September 12-18, 2011: Benjamin Schmitt and Stephanie Mesler

week of September 12-18, 2011

Benjamin Schmitt and Stephanie Mesler

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Benjamin Schmitt

Bio (auto)

A graduate of Boise State University, Benjamin Schmitt was born in Columbia, Missouri. He currently resides in Seattle, Washington though he has spent most of his life in Idaho and Wisconsin. Over the years he has worked a number of odd jobs including dishwasher, banker, janitor, and customer service representative. His work has been published in Pearl, The Evergreen Review, The Fine Line, Danse Macabre, and Otis Nebula.

The following work is Copyright © 2011, and owned by Benjamin Schmitt and may not be distributed or reprinted in any form whatsoever without written permission from the author.

In the name of a martyr

oh blue-eyed spectacle
oh savage accumulation of bank teller and auto-mechanic rage
there is blood on the news desk
there is a shotgun singing a lonely song
there are the people who loved you and the people who loved your magazine covers
the latter holds a candlelight vigil in a super shopping center with a discount on flannel
the media age would have reduced Keats to a bumper sticker
it would have severed all of Shakespeare’s literary limbs leaving only the sex, drugs, and Iago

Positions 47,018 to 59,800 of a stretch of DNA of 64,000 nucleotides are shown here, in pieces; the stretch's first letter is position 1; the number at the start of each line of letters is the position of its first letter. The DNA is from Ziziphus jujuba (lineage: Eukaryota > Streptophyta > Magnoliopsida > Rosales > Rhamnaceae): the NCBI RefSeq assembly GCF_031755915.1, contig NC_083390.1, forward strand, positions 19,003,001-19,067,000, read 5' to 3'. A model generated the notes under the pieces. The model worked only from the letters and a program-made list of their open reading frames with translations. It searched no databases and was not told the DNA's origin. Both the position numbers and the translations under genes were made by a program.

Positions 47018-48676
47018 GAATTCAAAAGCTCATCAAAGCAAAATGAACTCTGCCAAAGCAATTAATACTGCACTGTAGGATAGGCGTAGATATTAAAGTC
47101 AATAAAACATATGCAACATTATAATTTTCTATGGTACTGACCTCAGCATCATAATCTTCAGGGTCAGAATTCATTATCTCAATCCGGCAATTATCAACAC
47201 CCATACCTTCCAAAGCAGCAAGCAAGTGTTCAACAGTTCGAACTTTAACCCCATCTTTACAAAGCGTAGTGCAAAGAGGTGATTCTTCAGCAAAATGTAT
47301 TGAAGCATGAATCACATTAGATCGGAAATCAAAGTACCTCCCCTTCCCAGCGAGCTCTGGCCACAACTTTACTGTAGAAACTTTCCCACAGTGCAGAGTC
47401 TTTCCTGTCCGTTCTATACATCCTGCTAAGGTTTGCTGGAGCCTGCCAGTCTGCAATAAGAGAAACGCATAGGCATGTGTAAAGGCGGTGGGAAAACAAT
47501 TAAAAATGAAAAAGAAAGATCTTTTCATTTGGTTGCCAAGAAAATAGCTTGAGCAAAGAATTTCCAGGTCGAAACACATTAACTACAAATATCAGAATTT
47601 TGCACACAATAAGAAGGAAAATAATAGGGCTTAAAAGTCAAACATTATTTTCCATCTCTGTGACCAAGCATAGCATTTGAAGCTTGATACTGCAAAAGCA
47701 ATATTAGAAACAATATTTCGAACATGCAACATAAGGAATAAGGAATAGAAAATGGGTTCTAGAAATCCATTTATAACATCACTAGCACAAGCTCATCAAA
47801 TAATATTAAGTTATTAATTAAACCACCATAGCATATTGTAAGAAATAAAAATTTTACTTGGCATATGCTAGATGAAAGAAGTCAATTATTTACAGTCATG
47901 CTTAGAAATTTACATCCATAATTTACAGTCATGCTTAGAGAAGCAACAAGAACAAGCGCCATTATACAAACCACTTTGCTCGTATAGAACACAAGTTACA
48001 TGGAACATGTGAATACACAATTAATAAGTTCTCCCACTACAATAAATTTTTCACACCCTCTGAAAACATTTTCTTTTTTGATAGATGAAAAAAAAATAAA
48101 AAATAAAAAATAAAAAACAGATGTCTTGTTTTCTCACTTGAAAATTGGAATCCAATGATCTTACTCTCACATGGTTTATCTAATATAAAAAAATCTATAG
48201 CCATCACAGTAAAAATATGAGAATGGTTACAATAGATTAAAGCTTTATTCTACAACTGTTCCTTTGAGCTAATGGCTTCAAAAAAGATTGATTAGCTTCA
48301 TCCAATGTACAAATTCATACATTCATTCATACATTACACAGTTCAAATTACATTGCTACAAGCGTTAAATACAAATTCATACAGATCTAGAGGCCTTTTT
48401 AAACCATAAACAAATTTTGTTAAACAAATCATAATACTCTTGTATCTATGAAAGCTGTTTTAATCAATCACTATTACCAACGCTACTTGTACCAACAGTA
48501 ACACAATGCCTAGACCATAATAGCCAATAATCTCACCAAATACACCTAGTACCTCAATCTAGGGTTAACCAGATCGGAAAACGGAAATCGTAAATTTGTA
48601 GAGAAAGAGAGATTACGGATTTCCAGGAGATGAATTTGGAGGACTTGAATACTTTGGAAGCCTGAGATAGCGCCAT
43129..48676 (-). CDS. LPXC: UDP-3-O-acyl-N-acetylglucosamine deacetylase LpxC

one hundred years earlier and you might have been a painter
filling landscapes with aborted fetuses and oceans with Parisian urine
one hundred years later; maybe a terrorist
bombing record companies
taking pop stars hostage and having your sex with them recorded for the world
writing a poem for every corporate leader you assassinated
and leaving them at the scenes of your crimes
demanding the propagandists read Baudelaire on the air
to make you stop
but you were born in our time
and it shaped you
disaffection and dandruff collected on your sweaters
your jeans were torn and stained with an end of century madness
cataclysmic events ensued with swinging guitars, flying cymbals, and a bass drum blown straight through

oh dreadlocked man from Boise
hit by a car that we have never seen
the angles of your artistry still exist on pool tables
beer glasses perspire with tears shed for you
I remember audacious heterosexual kisses
upon soldiers and infidels
and if a man didn’t know
your lips would reveal himself
I remember your voice that snapped
that creaked with humor
before the joke
like a window opened onto a scene
of chipmunks boxing in the grass
you who coaxed our better natures
and put those other snakes to bed
you who bought rounds for everyone
we have a shot named for you
you who found peace in bicycles
and your lover a woman who shared
the foreignness of your eyes
you who rescued those weird nights
when you served stars on silver plates, orbs glowing under garnish, helping us forget the banal

a Rapture has come
and taken the vagabonds
a thousand crows descend upon the square
a ship of gamblers goes down in the storm
miscarriages squeeze hearts until eyes change from green to ash
and tongues drip mucus
that vanishes into purple steam
fervent Christians have reservations booked
at the hit show of the antichrist
they’ve called ahead to get
a table in the Babylon café
and the blood keeps dripping
from envelope-like leaves
a baboon shouts in the heat
that will not pass
a heat that seems to be hungry
you feel the cold relief of being dipped in ketchup before you are consumed
oh martyrs, oh drunks, oh junkies of the midnight aisle
how many bullets were made to pierce you
how many drinks were poured that threw you out the door